Why should a criminal be given a lesser punishment just because of their age? A persons brain is still developing until around ages 22-26, so when deciding how to deal with underaged criminals we should keep in mind that we will be giving a lesson to their still developing brains that will stay with them for the rest of their lives. If the choice we make is the choice of giving them a lesser punishment than their crimes warrant then we are teaching their still developing brains that their actions do not have consequences.

Now more than ever, with society slowly moving away from the idea of parents using corporal punishment to enforce proper behavior in their children, the government shouldn't be choosing to instill those sorts of lessons in the vulnerable minds of our youth.

It doesn't take an expert to say what comes next. If the government refuses to teach children acceptable behavior in terms they can understand, and their parents are unwilling to do so...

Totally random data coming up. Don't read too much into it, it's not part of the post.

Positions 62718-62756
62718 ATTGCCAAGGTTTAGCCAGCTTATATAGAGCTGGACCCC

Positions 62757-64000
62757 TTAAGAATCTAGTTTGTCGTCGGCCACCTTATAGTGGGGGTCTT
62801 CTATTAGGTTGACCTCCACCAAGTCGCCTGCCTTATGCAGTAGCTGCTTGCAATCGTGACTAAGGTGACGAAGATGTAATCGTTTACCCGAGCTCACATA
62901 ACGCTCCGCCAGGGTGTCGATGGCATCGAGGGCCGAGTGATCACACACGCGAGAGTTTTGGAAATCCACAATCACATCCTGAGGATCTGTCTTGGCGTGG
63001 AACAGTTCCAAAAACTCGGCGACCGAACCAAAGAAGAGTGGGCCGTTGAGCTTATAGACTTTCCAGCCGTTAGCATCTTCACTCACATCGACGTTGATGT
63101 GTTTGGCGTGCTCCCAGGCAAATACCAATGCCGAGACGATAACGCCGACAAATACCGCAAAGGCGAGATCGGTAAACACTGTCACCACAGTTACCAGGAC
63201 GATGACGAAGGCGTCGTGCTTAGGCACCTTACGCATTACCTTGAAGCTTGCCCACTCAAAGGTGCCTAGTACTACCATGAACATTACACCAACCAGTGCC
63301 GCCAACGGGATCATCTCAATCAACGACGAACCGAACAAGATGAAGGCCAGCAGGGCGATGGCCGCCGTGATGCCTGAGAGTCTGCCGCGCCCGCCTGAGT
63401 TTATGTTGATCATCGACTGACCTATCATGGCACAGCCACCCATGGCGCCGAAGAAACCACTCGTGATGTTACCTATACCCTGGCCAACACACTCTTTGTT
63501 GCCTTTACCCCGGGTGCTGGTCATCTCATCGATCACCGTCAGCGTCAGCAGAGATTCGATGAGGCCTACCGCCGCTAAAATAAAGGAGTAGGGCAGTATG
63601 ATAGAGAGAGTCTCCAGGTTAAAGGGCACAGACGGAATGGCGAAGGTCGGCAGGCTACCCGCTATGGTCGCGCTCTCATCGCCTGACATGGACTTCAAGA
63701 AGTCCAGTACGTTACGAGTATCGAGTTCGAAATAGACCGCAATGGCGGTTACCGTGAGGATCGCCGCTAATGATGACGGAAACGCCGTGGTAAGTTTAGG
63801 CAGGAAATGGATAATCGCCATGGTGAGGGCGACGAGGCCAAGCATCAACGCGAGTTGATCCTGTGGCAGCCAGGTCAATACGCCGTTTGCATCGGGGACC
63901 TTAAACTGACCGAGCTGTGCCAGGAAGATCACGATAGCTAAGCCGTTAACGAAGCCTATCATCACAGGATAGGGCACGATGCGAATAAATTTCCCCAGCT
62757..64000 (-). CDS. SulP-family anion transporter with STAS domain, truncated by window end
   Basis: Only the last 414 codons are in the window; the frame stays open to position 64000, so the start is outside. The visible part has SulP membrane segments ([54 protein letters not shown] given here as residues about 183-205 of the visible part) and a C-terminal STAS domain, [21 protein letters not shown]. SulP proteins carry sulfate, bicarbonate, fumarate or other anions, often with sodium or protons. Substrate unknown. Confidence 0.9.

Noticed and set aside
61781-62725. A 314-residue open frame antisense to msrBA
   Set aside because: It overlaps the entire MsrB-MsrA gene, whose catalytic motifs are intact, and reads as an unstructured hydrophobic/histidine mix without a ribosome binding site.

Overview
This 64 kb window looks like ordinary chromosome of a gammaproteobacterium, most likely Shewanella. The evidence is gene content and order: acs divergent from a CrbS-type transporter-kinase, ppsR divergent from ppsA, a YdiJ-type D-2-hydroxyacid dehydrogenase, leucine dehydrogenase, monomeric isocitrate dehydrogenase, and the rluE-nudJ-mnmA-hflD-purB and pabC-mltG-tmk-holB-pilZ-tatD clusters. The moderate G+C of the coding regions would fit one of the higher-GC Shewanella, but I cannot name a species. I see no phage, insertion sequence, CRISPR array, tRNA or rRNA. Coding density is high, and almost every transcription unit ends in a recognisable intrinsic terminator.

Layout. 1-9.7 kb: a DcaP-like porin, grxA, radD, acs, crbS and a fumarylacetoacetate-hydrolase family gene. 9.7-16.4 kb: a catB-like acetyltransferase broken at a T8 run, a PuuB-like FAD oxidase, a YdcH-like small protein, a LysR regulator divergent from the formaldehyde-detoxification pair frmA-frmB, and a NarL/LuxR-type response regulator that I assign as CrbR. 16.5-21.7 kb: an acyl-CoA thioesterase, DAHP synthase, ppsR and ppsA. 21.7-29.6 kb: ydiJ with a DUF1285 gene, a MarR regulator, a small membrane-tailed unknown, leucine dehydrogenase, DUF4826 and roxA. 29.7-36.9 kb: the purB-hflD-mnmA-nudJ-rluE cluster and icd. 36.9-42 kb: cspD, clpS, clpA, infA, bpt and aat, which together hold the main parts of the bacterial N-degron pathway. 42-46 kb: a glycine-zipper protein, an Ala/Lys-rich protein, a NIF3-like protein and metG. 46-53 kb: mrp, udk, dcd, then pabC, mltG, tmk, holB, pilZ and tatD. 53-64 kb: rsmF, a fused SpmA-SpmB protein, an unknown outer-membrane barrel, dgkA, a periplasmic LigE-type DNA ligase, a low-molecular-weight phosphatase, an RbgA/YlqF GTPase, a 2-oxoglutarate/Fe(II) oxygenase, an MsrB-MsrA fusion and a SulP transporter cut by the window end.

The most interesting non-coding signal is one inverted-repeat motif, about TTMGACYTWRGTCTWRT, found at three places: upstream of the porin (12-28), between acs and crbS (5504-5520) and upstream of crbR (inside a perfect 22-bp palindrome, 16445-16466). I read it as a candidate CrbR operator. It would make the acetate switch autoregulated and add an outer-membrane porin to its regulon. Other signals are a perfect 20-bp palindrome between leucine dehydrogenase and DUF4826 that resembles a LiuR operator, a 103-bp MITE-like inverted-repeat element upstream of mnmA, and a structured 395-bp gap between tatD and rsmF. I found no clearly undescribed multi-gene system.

'Juvenile delinquent' is a contradiction in terms. 'Delinquent' means 'failing in duty.' But duty is an adult virtue"indeed a juvenile becomes an adult when, and only when, he acquires a knowledge of duty and embraces it as dearer than the self-love he was born with.

If we are to treat juvenile miscreants in the same way that we treat adult offenders are we to extend to the young the same rights that adults have?
Do we allow them to drink alcohol, have sex, drive cars, sign contracts, join the military etc. etc? If not, why not?
AlyceTheElectrician
Posts: 233
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8/21/2016 1:54:44 PM
Posted: 3 months ago
I'm not completely sold on this idea

My first thought is: sure it could be a great deterrent, but what if it isn't?

And what about the experiential equity of a child? Stupid teenagers often get a pass because they are in the process of earning their wisdom via a lot of epic fails to include "petty crimes" like selling and smoking joints.